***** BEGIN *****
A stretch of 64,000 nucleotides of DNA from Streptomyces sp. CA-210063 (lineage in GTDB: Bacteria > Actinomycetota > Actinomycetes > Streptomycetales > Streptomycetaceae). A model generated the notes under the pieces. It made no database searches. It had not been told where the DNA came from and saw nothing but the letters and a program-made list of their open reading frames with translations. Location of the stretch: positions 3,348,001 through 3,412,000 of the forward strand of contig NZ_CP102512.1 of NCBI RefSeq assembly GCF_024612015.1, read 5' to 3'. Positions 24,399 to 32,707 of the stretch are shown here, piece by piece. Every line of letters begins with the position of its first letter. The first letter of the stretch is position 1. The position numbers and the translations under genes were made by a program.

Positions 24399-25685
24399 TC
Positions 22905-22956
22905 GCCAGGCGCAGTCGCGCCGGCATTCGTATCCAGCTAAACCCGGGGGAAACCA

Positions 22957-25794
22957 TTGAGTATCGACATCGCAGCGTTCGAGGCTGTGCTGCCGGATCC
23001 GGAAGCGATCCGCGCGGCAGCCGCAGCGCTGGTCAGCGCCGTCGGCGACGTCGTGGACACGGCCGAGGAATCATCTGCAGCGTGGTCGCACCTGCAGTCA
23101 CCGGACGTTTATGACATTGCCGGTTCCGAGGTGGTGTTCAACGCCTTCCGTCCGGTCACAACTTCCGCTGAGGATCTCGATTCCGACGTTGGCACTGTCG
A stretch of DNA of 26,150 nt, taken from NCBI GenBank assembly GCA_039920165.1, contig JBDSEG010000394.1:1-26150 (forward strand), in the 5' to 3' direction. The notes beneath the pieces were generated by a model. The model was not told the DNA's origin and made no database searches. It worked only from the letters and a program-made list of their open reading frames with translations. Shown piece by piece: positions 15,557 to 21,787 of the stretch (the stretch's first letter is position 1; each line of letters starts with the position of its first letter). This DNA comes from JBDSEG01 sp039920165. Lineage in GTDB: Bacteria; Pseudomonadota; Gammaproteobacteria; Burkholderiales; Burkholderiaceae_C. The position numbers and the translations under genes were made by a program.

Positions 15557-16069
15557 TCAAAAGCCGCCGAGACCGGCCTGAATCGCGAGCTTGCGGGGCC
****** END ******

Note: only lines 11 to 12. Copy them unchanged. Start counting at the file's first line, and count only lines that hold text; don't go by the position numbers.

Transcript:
Positions 15557-16069
15557 TCAAAAGCCGCCGAGACCGGCCTGAATCGCGAGCTTGCGGGGCC